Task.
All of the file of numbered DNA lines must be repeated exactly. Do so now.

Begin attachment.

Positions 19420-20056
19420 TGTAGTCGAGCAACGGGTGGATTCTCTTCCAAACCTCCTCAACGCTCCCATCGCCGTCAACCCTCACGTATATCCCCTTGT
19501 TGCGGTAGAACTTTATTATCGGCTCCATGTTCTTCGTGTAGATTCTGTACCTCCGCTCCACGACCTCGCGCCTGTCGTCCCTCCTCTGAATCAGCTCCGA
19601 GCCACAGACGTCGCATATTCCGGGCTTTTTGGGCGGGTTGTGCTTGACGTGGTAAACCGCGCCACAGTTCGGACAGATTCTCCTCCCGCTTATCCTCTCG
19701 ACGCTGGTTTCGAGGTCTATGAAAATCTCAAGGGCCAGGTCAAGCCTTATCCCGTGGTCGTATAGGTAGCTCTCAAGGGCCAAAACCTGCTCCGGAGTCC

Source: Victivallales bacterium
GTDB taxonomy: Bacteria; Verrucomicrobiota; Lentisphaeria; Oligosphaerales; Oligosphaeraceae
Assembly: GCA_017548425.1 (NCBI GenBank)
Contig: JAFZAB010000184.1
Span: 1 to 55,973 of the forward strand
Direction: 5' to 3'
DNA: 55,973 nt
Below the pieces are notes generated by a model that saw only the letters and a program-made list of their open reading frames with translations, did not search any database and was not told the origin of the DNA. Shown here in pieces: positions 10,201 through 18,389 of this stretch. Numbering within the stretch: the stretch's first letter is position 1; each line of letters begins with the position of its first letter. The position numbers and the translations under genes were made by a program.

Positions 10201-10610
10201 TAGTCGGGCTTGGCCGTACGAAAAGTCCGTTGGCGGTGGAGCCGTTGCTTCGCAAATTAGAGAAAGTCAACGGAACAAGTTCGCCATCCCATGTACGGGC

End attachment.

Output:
Positions 19420-20056
19420 TGTAGTCGAGCAACGGGTGGATTCTCTTCCAAACCTCCTCAACGCTCCCATCGCCGTCAACCCTCACGTATATCCCCTTGT
19501 TGCGGTAGAACTTTATTATCGGCTCCATGTTCTTCGTGTAGATTCTGTACCTCCGCTCCACGACCTCGCGCCTGTCGTCCCTCCTCTGAATCAGCTCCGA
19601 GCCACAGACGTCGCATATTCCGGGCTTTTTGGGCGGGTTGTGCTTGACGTGGTAAACCGCGCCACAGTTCGGACAGATTCTCCTCCCGCTTATCCTCTCG
19701 ACGCTGGTTTCGAGGTCTATGAAAATCTCAAGGGCCAGGTCAAGCCTTATCCCGTGGTCGTATAGGTAGCTCTCAAGGGCCAAAACCTGCTCCGGAGTCC

Source: Victivallales bacterium
GTDB taxonomy: Bacteria; Verrucomicrobiota; Lentisphaeria; Oligosphaerales; Oligosphaeraceae
Assembly: GCA_017548425.1 (NCBI GenBank)
Contig: JAFZAB010000184.1
Span: 1 to 55,973 of the forward strand
Direction: 5' to 3'
DNA: 55,973 nt
Below the pieces are notes generated by a model that saw only the letters and a program-made list of their open reading frames with translations, did not search any database and was not told the origin of the DNA. Shown here in pieces: positions 10,201 through 18,389 of this stretch. Numbering within the stretch: the stretch's first letter is position 1; each line of letters begins with the position of its first letter. The position numbers and the translations under genes were made by a program.

Positions 10201-10610
10201 TAGTCGGGCTTGGCCGTACGAAAAGTCCGTTGGCGGTGGAGCCGTTGCTTCGCAAATTAGAGAAAGTCAACGGAACAAGTTCGCCATCCCATGTACGGGC